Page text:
Wonderware U.K. and Ireland boss John Bailey made his annual press briefing foray into the south of England in September, accompanied on this occasion not only by veteran PR consultant Jim Crowther – for those who remember DEC in the ’70s and ’80s, yes, that Jim Crowther – but also by newly appointed general manager Sue Roche. Roche’s appointment marks the latest attempt by Bailey to take a step back from the day-to-day management of the U.K. and Ireland Wonderware distributorship and to adopt something more akin to a chairman’s role across the group. Regular readers may recall that since early 2007 the former Pantek has been restructured and renamed as solutionsPT, although the Pantek name has been retained for the ultimate holding company. solutionsPT, in turn, operates through three divisions: softwarePT which conducts the Wonderware business under the Wonderware United Kingdom and Wonderware Ireland brands as part of Wonderware’s recently introduced Star Plus Gold distribution model; hardwarePT which, as its name implies, handles Pantek’s expanding hardware interests, including its distributorships for Stratus and Advantech; and emsPT, its developing enterprise manufacturing solutions operation.
In recruiting Roche, Bailey seems to be following the precedent set at Wonderware’s parent, Invensys Process Systems, where president and CEO Paulett Eberhart was selected not for any knowledge of the process automation industry, but for her business acumen. Similarly Roche has no experience at all of the manufacturing software sector, but brings to the role an MBA from Manchester Business School and 17 years experience in U.K. manufacturing and industrial environments, the last eight in senior or general management roles. Most recently she was head of channel marketing for APAC and Emerging Markets for Promethean, a Blackburn, U.K.-based global supplier and manufacturer of interactive white board technology and software solutions for the education market. The fact that her division was the fastest growing of a company expected to post 160% growth in the current financial year is some encouragement to a distributor faced with the ambitiously upgraded targets imposed by the new regime at Wonderware under recently appointed president Sudipta Bhattacharya.
Bailey’s belief is that what Wonderware U.K. and Ireland needs in these circumstances is not further technical input, but proven organizational and marketing skills. However, he’s not leaving her entirely devoid of technical back-up, having at the same time recruited Paul Edwards from U.K. ArchestrA-certified integrator Cougar Automation to act as “pre-sales technical consultant.” As well as having proven project management skills after 15 years with Cougar, Edwards is a certified Wonderware InTouch, Historian and Application Server developer and will provide technical backup to the Wonderware U.K. and Ireland sales teams, with the aim of ensuring that customers’ requirements are understood and that proposed solutions match them.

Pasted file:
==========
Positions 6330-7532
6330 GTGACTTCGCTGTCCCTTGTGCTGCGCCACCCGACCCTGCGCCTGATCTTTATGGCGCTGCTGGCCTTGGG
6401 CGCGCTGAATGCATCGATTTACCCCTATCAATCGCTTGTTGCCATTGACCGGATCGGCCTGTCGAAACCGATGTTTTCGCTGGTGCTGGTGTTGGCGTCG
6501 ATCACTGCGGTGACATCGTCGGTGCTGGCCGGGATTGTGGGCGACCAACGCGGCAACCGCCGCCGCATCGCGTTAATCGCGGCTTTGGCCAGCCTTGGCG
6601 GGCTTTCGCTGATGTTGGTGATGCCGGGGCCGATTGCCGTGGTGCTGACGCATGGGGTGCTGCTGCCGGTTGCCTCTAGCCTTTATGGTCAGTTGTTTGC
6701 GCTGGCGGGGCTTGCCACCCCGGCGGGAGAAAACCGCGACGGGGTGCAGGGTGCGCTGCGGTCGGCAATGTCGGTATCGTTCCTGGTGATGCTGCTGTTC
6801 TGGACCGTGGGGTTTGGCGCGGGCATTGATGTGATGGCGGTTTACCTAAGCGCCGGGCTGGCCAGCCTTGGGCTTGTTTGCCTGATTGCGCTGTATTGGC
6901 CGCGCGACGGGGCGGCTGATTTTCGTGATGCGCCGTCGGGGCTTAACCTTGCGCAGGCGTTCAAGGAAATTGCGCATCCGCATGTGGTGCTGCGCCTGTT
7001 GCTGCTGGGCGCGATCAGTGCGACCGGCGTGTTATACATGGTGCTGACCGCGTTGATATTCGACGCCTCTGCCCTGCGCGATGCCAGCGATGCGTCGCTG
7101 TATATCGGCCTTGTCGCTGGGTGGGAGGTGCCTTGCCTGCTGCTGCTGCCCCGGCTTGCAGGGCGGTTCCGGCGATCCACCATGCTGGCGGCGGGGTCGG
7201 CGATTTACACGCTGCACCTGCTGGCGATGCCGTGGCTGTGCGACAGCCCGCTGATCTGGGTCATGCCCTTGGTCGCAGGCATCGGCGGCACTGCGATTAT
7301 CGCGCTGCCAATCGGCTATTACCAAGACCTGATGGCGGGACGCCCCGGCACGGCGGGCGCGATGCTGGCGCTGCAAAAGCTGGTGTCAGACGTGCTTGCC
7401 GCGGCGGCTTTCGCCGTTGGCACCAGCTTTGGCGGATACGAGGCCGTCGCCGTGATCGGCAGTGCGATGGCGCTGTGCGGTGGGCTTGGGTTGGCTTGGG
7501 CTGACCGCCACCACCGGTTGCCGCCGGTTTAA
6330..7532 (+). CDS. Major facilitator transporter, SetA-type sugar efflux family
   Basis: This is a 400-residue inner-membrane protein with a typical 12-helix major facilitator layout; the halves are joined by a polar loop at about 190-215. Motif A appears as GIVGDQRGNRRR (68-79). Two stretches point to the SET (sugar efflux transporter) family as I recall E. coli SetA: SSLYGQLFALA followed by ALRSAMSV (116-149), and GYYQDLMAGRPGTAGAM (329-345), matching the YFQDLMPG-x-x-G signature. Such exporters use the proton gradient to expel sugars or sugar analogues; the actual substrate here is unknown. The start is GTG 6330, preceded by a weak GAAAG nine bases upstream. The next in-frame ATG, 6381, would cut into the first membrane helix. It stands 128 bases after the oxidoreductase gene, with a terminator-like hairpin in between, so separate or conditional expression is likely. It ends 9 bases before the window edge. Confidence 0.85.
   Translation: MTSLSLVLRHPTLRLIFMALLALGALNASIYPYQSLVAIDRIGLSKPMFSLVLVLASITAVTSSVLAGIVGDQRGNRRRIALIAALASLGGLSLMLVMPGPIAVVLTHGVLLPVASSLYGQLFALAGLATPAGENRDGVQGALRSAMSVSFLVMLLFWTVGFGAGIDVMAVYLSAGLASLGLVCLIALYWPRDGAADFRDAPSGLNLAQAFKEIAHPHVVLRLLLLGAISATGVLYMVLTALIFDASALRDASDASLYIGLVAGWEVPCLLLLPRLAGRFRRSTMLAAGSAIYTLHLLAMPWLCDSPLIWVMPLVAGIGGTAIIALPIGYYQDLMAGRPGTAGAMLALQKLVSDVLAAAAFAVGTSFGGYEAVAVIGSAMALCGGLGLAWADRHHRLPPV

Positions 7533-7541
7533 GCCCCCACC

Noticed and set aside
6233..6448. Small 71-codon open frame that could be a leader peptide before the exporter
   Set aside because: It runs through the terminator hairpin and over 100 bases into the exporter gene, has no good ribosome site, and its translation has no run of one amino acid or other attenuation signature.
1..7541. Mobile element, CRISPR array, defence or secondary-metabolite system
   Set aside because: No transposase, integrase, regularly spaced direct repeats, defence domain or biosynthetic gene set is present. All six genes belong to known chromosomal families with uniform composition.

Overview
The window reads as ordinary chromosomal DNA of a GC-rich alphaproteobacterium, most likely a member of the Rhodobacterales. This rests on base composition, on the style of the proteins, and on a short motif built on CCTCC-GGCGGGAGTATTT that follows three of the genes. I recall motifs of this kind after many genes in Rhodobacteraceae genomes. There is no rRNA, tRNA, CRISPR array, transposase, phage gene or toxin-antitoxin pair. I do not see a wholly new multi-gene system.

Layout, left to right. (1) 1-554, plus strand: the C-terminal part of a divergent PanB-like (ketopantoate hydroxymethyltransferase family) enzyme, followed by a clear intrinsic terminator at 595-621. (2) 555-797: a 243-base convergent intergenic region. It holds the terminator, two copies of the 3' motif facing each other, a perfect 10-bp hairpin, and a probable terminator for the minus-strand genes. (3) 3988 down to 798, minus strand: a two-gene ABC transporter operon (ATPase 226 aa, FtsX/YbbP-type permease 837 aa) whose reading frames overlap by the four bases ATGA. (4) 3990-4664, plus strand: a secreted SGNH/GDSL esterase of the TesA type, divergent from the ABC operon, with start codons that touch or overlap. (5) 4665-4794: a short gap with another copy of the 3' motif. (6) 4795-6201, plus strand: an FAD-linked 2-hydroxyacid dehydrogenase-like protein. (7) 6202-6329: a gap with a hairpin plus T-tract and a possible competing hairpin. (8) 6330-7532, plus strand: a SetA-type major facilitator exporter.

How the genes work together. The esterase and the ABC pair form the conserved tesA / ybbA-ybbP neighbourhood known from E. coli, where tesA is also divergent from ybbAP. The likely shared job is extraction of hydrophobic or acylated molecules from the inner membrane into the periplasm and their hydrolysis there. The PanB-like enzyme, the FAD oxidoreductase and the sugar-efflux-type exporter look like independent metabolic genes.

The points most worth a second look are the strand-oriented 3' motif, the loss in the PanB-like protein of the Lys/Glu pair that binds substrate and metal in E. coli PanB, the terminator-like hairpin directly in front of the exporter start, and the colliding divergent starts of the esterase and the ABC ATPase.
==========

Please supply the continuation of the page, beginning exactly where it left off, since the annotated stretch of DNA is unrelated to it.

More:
Double digit growth
Those revised targets come, says Bailey, on top of another year of double-digit growth for Wonderware in the U.K. and Ireland which has outstripped by a significant margin the growth of the market as a whole. That additional growth, he says, can be attributed in part to end users and integrators switching from custom-coded solutions, but probably more importantly to an increase in market share at the expense of competitors. That may go some way to explaining recent references by Rockwell chairman and CEO Keith Nosbusch to “less favorable market conditions in the U.S.A. and Europe” and “weakening macroeconomic conditions in Europe.”
But if growth has continued this year, where, given the ever worsening economic outlook, is it going to come from in the future? Bailey is looking to two developments in particular, one the opportunities created by Wonderware’s recent acquisition of SAT, the other the growing importance of MES. With SAT’s IntelaTrac, he argues, Wonderware will be pushing at an open door in the oil and gas, petrochemical and chemical sectors, but the challenge is to extend the potential market into such areas as pharmaceuticals and food and beverage. Developing solutions for regulated industries based on IntelaTrac will, he suggests, take longer than some, including Invensys’ CEO Ulf Henriksson, may have imagined.
Meanwhile, in the MES sector, emsPT has to walk a fine line between, on the one hand, building acceptance of sophisticated solutions by working directly with users in areas where integrators are unwilling to accept the risk and, on the other, being perceived by those same integrators as being in competition with them. Bailey believes, however, that such an approach is essential if his organization is both to deliver the growth that Wonderware is demanding of it and, at the same time, develop the confidence necessary among integrators to enable them to take on MES projects in their own right in the future. That however, he argues, can only be done by delivering “point solutions” to meet the specific needs of users rather than attempting to sell the concept of MES with promises of vague and ill defined benefits. The strength of the Wonderware offering based on ArchestrA, he argues, lies in its ability to populate the MES space with an ever-increasing range of point solutions integrated through a common platform.